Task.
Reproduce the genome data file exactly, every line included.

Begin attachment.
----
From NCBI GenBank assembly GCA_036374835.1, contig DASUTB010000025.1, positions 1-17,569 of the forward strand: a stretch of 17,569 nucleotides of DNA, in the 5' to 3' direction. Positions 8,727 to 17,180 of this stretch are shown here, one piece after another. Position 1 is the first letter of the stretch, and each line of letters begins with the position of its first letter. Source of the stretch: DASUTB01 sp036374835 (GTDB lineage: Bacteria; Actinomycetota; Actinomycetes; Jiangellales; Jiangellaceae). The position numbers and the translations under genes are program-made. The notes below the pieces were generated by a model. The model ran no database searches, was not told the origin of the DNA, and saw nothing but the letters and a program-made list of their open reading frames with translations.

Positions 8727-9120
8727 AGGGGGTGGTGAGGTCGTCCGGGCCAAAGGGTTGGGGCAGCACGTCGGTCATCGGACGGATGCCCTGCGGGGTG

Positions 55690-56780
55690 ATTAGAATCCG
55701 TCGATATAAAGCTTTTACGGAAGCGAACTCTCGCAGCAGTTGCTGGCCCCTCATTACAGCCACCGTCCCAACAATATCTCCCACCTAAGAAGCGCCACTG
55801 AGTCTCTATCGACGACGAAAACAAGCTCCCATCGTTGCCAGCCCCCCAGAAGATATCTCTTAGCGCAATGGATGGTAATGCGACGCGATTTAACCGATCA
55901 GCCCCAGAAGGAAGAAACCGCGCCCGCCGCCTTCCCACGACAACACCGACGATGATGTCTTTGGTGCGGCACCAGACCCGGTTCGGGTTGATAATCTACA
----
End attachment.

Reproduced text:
From NCBI GenBank assembly GCA_036374835.1, contig DASUTB010000025.1, positions 1-17,569 of the forward strand: a stretch of 17,569 nucleotides of DNA, in the 5' to 3' direction. Positions 8,727 to 17,180 of this stretch are shown here, one piece after another. Position 1 is the first letter of the stretch, and each line of letters begins with the position of its first letter. Source of the stretch: DASUTB01 sp036374835 (GTDB lineage: Bacteria; Actinomycetota; Actinomycetes; Jiangellales; Jiangellaceae). The position numbers and the translations under genes are program-made. The notes below the pieces were generated by a model. The model ran no database searches, was not told the origin of the DNA, and saw nothing but the letters and a program-made list of their open reading frames with translations.

Positions 8727-9120
8727 AGGGGGTGGTGAGGTCGTCCGGGCCAAAGGGTTGGGGCAGCACGTCGGTCATCGGACGGATGCCCTGCGGGGTG

Positions 55690-56780
55690 ATTAGAATCCG
55701 TCGATATAAAGCTTTTACGGAAGCGAACTCTCGCAGCAGTTGCTGGCCCCTCATTACAGCCACCGTCCCAACAATATCTCCCACCTAAGAAGCGCCACTG
55801 AGTCTCTATCGACGACGAAAACAAGCTCCCATCGTTGCCAGCCCCCCAGAAGATATCTCTTAGCGCAATGGATGGTAATGCGACGCGATTTAACCGATCA
55901 GCCCCAGAAGGAAGAAACCGCGCCCGCCGCCTTCCCACGACAACACCGACGATGATGTCTTTGGTGCGGCACCAGACCCGGTTCGGGTTGATAATCTACA